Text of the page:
Is it good or bad to follow iPhone native look and feel in design of mobile Websites?

I'm making Mobile website for Smartphones (iPhone, iPod Touch, Android, BlackBerry, Windows 7 Mobile) but the UI is inspired by iPhone UI. But website can be seen on other mobiles too

So it is good or it can be confusing for user?

Edit: These are some example of sites which are using iphone like UI


http://iweathr.com/iweathr/ (open in iphone)

And this is example of website which is not following iPhone UI


4 Answers 4


Only if your users are iPhone users otherwise it will best to design keeping in mind that users could be visiting your site using any smart-phones. Apart from ensuring the site works on various modes (landscape/portrait) etc, it will be good to check for accessibility compliance as well. There is a rise in the users with challenges using smart phones against Web on pc/mac


We're mulling this over as well. Not a direct answer, but things to consider:

  • making the Web UI look native to the device can help users intuit a lot of the interactions
  • making the Web UI look native to the device can also be frustrating if the web UI doesn't quite pull it off to the same level as the native device
  • web apps tend to be significantly slower than native due to network lag. Sometimes native UIs don't accommodate this lag very well.
  • Not everyone uses an iPhone. And iPhone web UI on a blackberry could be odd.
  • Most mobile UIs suck compared to the iPhone, so maybe having the iPhone UI on all is a good thing.
  • Remember that not everyone is using a touch device. Many that are touch devices still have physical keyboards that people may be using, so be sure to accommodate that scenario as well.

I'm sorry, but it's a myth that iPhone styles have "set the rules of UX on mobile". They have put a lot of budget behind marketing and they've created a loyal following of app developers.

But it's extremely important to remember that they have a relatively small market share.

See here: Guardian article

and here: Global smartphone penetration by region

Symbian has a huge market share and when it's gone Windows will probably take its place.

Designing your mobile site for iPhone is like designing solely for Internet Explorer. Not only is it bad practice in the short term, it helps to establish bad practices going forward.

If you're looking for a starting point in terms of styling, it's worth looking at the Sencha or Jquery Mobile libraries.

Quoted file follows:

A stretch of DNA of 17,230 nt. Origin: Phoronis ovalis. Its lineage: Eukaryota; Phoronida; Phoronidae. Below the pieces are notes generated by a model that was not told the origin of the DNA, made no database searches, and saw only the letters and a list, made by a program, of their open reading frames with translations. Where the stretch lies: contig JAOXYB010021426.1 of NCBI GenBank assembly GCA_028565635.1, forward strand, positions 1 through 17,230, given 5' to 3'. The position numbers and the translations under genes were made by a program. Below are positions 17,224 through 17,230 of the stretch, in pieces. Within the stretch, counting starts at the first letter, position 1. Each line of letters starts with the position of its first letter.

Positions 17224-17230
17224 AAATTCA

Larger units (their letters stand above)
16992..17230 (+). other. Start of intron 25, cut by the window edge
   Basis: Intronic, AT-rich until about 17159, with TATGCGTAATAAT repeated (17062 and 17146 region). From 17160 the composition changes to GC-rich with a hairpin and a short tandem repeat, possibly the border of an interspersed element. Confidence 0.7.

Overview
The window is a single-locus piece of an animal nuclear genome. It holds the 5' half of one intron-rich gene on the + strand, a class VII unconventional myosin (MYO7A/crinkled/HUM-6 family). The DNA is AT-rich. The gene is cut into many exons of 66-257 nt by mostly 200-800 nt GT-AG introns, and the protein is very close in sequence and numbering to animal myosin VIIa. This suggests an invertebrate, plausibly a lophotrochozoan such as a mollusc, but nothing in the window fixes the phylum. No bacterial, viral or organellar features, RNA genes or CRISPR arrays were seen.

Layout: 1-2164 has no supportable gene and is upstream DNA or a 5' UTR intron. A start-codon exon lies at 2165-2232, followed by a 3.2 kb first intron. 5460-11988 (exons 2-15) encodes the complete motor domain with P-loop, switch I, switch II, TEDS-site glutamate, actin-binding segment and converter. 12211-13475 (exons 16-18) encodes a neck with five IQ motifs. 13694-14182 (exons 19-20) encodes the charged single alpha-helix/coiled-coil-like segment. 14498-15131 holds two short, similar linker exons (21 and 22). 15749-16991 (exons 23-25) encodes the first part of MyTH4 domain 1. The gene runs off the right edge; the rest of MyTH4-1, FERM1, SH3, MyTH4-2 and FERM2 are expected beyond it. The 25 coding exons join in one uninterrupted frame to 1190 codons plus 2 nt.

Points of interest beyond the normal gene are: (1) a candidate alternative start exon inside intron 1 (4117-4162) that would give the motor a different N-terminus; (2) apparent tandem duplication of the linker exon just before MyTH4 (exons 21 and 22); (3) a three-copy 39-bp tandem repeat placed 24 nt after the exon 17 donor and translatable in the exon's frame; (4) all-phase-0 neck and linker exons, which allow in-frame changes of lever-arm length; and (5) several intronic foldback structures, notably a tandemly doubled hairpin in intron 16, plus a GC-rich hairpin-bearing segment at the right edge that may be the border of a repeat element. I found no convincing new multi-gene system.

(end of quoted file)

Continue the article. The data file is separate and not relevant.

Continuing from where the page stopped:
Building a W3C widget using Phonegap allows you to create one build that ports to multiple platforms. Users' devices will interpret the code accordingly.

No one is going to "set the rules". Strive to deliver interfaces that meet user and business requirements and your products will stand a good chance of succeeding.

  • Sencha or jQuery Mobile frameworks are based on iPhone UI. What I'm saying is: the iPhone's style back-button located at top-left header bar is becoming a standard. iPhone's lists style are becoming a standard. Same for the dropdown-roulette-style menu. And so on. So using theses kind of components (which are present in most libraries) will satisfy most of your user's mobile experience. And yes some "set the rules". We called them Influencers.
    – Marc D
    Apr 21, 2011 at 8:04

The answer is quite simple.

iPhone has set the rules of UX on mobile. The other players are followers.

The main differences between the 2 big player (iOS & Android) are finally the buttons (menu & back) and long-tap actions.

So that say, how does your mobile app needs theses actions? The back action is the one you can't cope with. And you can't make dedicated UI for devices with buttons or without. So you'll need to have a back button. And it has to be in the iPhone-style.

Would you change the standard when designing a web-page? would you put the search bar at the top-left corner?

PS: I'm not talking about texture & graphic design, but about the layout and interactions

  • 1
    Yeah, rewind ten years and people would say the same about IE6 on the desktop. Look how we're still paying for that decision today. I hate how so many Android apps ported from iOS totally ignore the menu and back buttons at the bottom of the screen that's been standard on all Android phones and position them on top. How hard is it to follow platform conventions?
    – Rex
    Jul 13, 2012 at 6:49

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